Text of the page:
ConCourt sets date for IEC commissioners’ case 

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Mohalenyane Phakela

THE Constitutional Court has postponed to 30 July 2019 a case in which the Transformation Resource Centre (TRC) and two others are challenging processes expected to culminate in the appointment of new Independent Electoral Commission (IEC) commissioners.

The postponement is meant to give the Constitutional Court time to familiarize itself with the contents of the answering affidavits filed by the respondents. On 30 July 2019 the court will hear the applicants’ and defence lawyers’   arguments on the points of law raised in the answering affidavits of the respondents.

The Lesotho Times learnt of the latest postponement from one of the applicants’ lawyers, Advocate Koili Ndebele.

The matter was first heard last Thursday by High Court judge Justice Tšeliso Monapathi who issued the interim interdict barring the Council of State and His Majesty King Letsie III from making the appointments until the case has been finalised.

Justice Tšeliso Monapathi also set 3 July as the date which the case should be heard by the Constitutional Court comprising of Acting Chief Justice, ‘Maseforo Mahase, Lebohang Molete and Keketso Moahloli. On the 3 July, the matter was deliberated on in the judges’ chambers and postponed to 15 July.

But on Monday, the case never made it into the open court. It was deliberated in the judges’ chambers and Adv Ndebele subsequently told this publication that it had been postponed to 30 July 2019.

“The judges deliberated and decided that we will return on 30 July to argue the points of law that have been raised by the respondents,” Adv Ndebele said.

The applicants are the TRC, unsuccessful IEC hopeful Maieane Khaketla and the African Ark, one of the political parties involved in the processes to recruit and appoint new commissioners.

The Council of State, His Majesty King Letsie III, the Directorate on Corruption and Economic Affairs (DCEO), the Minister of Parliamentary Affairs, Workplace Solutions, the IEC and Attorney General are cited as 1st to 7th respondents, respectively.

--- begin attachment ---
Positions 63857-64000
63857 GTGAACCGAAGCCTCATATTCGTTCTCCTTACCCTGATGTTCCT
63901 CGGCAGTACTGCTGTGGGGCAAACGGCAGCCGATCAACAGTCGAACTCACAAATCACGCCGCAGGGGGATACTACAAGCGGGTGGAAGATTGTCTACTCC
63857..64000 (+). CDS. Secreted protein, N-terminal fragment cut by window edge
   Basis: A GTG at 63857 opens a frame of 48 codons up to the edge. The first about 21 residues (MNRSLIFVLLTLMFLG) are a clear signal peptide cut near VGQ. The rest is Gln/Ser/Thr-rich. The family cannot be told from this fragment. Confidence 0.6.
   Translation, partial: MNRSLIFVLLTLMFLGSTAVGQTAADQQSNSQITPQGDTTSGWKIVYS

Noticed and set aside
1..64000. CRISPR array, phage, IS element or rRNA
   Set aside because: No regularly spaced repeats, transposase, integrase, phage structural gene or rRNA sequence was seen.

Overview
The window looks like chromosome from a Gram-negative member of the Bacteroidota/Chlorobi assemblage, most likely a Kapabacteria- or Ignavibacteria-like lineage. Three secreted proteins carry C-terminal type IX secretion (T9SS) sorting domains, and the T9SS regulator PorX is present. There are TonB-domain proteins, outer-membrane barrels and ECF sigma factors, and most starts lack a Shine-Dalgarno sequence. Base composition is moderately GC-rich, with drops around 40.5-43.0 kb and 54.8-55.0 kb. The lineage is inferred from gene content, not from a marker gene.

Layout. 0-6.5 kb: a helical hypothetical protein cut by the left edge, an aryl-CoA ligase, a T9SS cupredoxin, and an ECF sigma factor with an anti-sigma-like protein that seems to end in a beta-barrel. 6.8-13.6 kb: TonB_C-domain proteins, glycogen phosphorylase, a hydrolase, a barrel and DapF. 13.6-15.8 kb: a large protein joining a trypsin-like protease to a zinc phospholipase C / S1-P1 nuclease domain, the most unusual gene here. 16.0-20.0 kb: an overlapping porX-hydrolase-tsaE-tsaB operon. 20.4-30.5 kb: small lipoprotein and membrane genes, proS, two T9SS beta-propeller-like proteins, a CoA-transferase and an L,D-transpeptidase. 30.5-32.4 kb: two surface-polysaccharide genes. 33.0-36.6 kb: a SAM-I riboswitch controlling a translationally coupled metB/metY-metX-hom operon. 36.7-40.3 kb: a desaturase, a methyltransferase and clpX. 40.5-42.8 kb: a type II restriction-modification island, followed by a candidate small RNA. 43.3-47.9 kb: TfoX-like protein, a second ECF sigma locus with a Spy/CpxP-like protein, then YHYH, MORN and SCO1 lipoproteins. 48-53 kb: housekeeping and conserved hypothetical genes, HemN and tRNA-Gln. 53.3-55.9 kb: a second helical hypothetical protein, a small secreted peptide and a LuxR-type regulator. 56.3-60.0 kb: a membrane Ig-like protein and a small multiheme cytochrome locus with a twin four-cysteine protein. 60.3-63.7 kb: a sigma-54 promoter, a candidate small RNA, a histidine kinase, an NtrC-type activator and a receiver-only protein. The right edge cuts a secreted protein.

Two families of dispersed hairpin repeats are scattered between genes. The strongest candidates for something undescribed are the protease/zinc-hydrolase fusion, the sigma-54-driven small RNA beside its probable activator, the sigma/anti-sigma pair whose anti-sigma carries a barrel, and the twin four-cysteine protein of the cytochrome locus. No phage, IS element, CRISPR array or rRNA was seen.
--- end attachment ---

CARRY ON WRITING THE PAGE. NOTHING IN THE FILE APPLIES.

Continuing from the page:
Thirty one political parties that are registered with the IEC are cited as 8th to 38th respondents while Seabata Motsamai, Dr Mabataung Khati, Khosi Makubakube, Justice Michael Ramodibedi, Fako Likoti, Mphasa  Mokhochane, Monyane Phoofolo, Ithabeleng Phamotse, Motlatsi Ramafole, Tšeliso Khomari, Makhojane Monyane, Booi Mohapi, Moeketsi Nkoe, Sofonea Shale, Teboho Tolo, Dr Mokobocho, Professor Thekiso Khati, Dr Mampho Kotelo-Molaoa, Dr Lebohang Khomari, Mabataung Lillane, John Oliphant, Bokang Lelimo, Petlane Tšoeu, ‘Matlali Mapetla and Dr Retšelisitsoe Nkoe are cited as the 39th to 63rd respondents.

The TRC has wants the court to order the recruitment exercise of the new IEC commissioners to be re-done with the active participation of civic groups through a public interviewing process. The TRC also wants a final order which nullifies the appointment of Workplace Solutions as the consultants in the whole recruitment exercise.

The TRC contends that Workplace Solutions was awarded the tender without following proper bidding processes in contravention of the Public Procurement Regulations of 2007.  It has been suggested the firm did not even have a tax clearance certificate.

In his founding affidavit TRC Director Peshoane Tsikoane said the governing coalition and opposition parties that presided over the recruitment process of the commissioners should not be allowed to undertake such an important process without public scrutiny.

“I confidently aver that there is no law that authorises a conglomeration of political parties to outsource services of experts and consultants to do work for and on behalf of the government of Lesotho without strict adherence to the procurement regulations or laws governing the management of public funds,” Mr Tsikoane said.

He said the awarding of the tender to Workplace Solutions was made on inadequate, incomplete and inaccurate information.  Its findings and conclusions in shortlisting candidates should thus be nullified.

He said excluding the TRC and the public from the process of recruiting IEC commissioners was not only undemocratic but illegal and unconstitutional. This constitutional violation clearly compromised the entire process.

Mr Tsikoane said most of the candidates shortlisted had served this country in important strategic positions.  It was thus important to probe whether or not they had performed well in those positions to deserve being elevated to the IEC. The moral character and integrity of such candidates should also be subjected to serious scrutiny. Some of the candidates had performed so poorly in their previous portfolios that they did not deserve a second chance, he argued.

Maieane Khaketla, a co-applicant in the TRC lawsuit, argues that the recruitment process was severely flawed and compromised from his perspective as a participant in the process.

The TRC’s court challenge has delayed the appointment of new IEC commissioners to replace the outgoing commissioners whose contracts were not renewed at expiry in January 2019. The outgoing commissioners are Justice Mahapela Lehohla (chairperson), Advocate ‘Mamosebi Pholo and Dr Makase Nyaphisi.

They are contesting this decision, adding to the plethora of court cases that have plunged the country’s electoral management system into serious jeopardy at a time when fresh elections appear inevitable in light of the infighting in the ABC in particular.

 

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